Infrastructure spending rates have an impact on the raw materials prices that go into these projects. Emerson’s Alan Novak, leader of the alternative energy and metals and mining industry teams, highlights the relationship between government infrastructure spending in China and iron ore prices.
Iron ore prices have been on a wild ride. Since peaking in early 2011 at near $190/ton (driven largely by China steel demand due to infrastructure stimulus spending) iron prices have been under pressure, bottoming recently at under $100/ton.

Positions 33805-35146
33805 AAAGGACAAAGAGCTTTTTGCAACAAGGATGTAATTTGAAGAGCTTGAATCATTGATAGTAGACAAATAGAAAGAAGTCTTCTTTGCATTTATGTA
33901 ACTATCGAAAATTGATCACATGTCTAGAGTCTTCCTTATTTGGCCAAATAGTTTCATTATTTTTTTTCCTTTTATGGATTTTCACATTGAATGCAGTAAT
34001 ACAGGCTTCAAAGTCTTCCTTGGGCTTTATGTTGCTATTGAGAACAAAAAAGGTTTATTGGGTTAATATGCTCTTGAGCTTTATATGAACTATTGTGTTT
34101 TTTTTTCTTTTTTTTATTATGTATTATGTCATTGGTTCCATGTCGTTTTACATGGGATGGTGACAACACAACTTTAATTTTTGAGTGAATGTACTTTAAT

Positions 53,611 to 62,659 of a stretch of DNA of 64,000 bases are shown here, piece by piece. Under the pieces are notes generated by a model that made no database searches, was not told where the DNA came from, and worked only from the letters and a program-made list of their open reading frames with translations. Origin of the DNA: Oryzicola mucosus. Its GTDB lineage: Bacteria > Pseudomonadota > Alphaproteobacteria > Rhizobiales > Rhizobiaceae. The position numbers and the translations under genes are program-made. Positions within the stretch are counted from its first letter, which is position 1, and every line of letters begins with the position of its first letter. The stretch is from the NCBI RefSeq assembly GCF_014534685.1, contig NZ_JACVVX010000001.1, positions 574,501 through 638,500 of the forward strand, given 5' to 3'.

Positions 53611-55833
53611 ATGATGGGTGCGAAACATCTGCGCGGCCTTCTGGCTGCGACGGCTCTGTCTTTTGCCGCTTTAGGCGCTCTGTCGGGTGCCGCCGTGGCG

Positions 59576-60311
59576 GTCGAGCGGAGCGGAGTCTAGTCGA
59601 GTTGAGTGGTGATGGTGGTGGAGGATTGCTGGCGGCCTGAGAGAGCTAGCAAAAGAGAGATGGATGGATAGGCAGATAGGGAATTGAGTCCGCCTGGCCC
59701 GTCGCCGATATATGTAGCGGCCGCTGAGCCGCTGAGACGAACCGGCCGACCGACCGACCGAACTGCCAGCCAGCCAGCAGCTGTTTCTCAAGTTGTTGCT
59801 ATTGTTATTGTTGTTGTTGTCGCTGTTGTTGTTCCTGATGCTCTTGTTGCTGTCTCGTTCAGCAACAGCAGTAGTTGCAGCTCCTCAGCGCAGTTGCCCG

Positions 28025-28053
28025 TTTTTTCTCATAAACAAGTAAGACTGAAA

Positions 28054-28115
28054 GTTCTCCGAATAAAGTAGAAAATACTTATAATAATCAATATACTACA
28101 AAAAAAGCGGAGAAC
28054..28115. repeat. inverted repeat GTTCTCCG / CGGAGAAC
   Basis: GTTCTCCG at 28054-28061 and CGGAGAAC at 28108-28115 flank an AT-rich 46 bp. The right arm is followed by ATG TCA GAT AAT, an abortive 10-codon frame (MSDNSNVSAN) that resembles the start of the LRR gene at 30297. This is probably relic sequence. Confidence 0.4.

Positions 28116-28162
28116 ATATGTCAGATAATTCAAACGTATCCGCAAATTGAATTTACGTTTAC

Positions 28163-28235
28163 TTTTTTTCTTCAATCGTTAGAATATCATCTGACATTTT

Why is China steel demand having such an impact on prices? As highlighted in a recent article in The Economist, The Lore of Ore, China passed Japan in 2003 to become the largest importer of iron ore and now accounts for 60% of total world imports. Even though steel demand in China is not expected to peak until 2026, short-term slowdowns will have tremendous influence on global iron ore prices.
The impact on domestic Chinese ore producers is also dramatic as described in a recent article in China Daily, Iron ore prices drop to 3-year low. Their outlook, at least for the near term, is decidedly bearish.
What does this mean for iron miners? In the near term the price drop has been hard on iron miners such as Cliffs Natural Resources (CLF) and Rio Tinto (RIO), and less so on equipment suppliers such as Joy Global (JOY) and diversified miners such as BHP (BHP) and Freeport McMoRan (FCX).
Has the iron ore price found a bottom? Only time will tell.